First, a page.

And so back to the fun and games of Stuttgart 21 (Give the people what they want, etc). The background to the story is here, and some more recent developments are here. It’s German Railways (AKA Deutsche Bahn or DB) and the (then) centre-right state government’s plan to rebuild Stuttgart’s man station and quite coincidentally make some of the most valuable building land in Germany available for sale. Nobody in Stuttgart wanted this except the project partners, who said it couldn’t be stopped because:

1: There would need to be a referendum in Stuttgart. That’s democracy: a small group can’t control everything their way. (except us obviously: see point 4)
2: Oh, wait: there can’t be a referendum in Stuttgart because some of the money is coming from the state, not the city. (and we may lose)
3: The contracts have been signed and it would cost too much to cancel them.
4: Shut up. Politicians make decisions, not people.
5: The dog ate our homework.
6: Go away or we spray you with water cannon.

After the authorities learned the hard way that water-cannoning peaceful crowds of protesters including women and children was A Very Bad Idea, there was a mediation process, and the Stuttgart 21 partners agreed to a ‘Stress Test’: a computer based simulation to show that the new station really could take 30% more trains than the old one.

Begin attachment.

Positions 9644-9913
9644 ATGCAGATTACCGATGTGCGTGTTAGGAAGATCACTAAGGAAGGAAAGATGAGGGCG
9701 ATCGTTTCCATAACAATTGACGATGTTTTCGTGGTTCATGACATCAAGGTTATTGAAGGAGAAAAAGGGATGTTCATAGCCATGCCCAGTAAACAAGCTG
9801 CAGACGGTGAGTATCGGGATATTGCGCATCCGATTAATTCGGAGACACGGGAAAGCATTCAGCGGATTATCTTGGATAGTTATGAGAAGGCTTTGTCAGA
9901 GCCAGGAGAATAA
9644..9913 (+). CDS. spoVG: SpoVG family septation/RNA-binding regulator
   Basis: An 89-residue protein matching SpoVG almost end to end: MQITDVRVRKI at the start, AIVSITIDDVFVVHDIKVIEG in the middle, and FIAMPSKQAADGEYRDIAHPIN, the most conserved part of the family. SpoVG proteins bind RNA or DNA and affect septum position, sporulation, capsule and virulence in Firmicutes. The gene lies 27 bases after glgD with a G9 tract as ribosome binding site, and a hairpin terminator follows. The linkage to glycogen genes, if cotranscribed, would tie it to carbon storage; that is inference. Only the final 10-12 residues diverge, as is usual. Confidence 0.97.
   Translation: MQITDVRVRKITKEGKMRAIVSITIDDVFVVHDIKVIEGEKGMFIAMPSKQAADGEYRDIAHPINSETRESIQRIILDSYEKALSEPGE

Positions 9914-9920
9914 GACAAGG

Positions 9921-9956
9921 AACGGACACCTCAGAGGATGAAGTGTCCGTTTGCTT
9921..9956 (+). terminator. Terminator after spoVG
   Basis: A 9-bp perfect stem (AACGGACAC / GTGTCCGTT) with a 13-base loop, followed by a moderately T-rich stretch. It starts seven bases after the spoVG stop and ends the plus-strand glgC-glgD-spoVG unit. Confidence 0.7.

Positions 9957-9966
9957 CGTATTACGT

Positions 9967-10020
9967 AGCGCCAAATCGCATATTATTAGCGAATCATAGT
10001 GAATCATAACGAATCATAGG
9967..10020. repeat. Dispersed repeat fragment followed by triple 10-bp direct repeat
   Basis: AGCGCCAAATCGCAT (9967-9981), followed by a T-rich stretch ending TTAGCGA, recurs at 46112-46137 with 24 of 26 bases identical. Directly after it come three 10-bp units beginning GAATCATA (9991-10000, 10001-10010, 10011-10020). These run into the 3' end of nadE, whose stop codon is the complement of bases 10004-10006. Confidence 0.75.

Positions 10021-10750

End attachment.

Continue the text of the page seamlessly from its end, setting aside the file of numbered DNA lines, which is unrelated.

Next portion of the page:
The agreement was that if the ‘stress test’ showed the planned eight platform station was too constricted, then they would have to figure out how to make a ten platform one instead. (for comparison, the current station has seventeen platforms).

This would cost more of course, but when the agreement was made it was the ‘good old days’ when the CDU were in charge and there was an apparently limitless fund financed by the taxpayer, but now the Green Party are in, and they’ve quickly decided the project will now have a maximum 4.5 billion Euro budget. If  it costs more DB will have to pay for it themselves. Currently costs are spiraling and some estimates suggest they will end up on the other side of 20 billion.  We’ve already had  hissy fits from Deutsche Bahn.

DB won’t let anyone in on the ‘stress test’ claiming they can do it themselves. (this is the company that ‘forgot’ several kilometres of track and a tunnel in their original cost estimates) so the Greens commissioned an independent ‘Stress test’ which reported back last week that an eight platform station can’t work.

Stuttgart 21’s supporters are strangely quiet at the moment.

Now we wait for the ‘other’ stress test.*

*But I bet I know what it’ll say…